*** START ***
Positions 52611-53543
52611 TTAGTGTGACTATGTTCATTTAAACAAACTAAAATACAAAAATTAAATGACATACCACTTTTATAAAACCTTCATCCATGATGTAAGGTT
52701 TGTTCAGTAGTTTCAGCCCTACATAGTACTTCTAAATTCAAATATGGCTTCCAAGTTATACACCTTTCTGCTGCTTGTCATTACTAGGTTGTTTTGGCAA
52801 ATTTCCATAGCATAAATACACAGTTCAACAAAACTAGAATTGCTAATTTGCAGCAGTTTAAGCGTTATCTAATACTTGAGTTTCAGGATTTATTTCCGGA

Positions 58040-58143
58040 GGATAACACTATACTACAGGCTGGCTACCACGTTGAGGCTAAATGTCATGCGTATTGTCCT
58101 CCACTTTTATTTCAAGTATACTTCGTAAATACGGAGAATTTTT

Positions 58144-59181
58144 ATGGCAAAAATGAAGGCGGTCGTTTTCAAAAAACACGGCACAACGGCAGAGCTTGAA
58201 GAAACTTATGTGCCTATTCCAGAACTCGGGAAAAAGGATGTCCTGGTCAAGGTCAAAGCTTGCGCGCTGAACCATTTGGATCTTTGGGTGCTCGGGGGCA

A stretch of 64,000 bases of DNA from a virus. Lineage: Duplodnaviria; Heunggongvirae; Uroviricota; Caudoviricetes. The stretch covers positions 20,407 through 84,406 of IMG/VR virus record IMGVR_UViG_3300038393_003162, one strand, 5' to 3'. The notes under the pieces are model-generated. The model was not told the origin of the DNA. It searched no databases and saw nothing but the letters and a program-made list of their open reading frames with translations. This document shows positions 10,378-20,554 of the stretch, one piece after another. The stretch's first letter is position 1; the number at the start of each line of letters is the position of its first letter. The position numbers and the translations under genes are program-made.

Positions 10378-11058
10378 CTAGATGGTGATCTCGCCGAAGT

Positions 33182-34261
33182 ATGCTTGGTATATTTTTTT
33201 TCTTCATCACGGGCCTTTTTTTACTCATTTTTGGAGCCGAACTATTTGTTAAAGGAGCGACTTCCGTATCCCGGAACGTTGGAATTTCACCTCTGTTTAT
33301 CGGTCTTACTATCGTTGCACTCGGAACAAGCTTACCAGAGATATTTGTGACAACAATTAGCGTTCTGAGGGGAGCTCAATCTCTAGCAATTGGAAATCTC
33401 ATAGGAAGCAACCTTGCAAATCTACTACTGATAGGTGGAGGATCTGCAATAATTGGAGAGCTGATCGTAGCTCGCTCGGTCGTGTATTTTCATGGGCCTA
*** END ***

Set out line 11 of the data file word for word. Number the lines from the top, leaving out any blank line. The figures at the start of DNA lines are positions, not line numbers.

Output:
A stretch of 64,000 bases of DNA from a virus. Lineage: Duplodnaviria; Heunggongvirae; Uroviricota; Caudoviricetes. The stretch covers positions 20,407 through 84,406 of IMG/VR virus record IMGVR_UViG_3300038393_003162, one strand, 5' to 3'. The notes under the pieces are model-generated. The model was not told the origin of the DNA. It searched no databases and saw nothing but the letters and a program-made list of their open reading frames with translations. This document shows positions 10,378-20,554 of the stretch, one piece after another. The stretch's first letter is position 1; the number at the start of each line of letters is the position of its first letter. The position numbers and the translations under genes are program-made.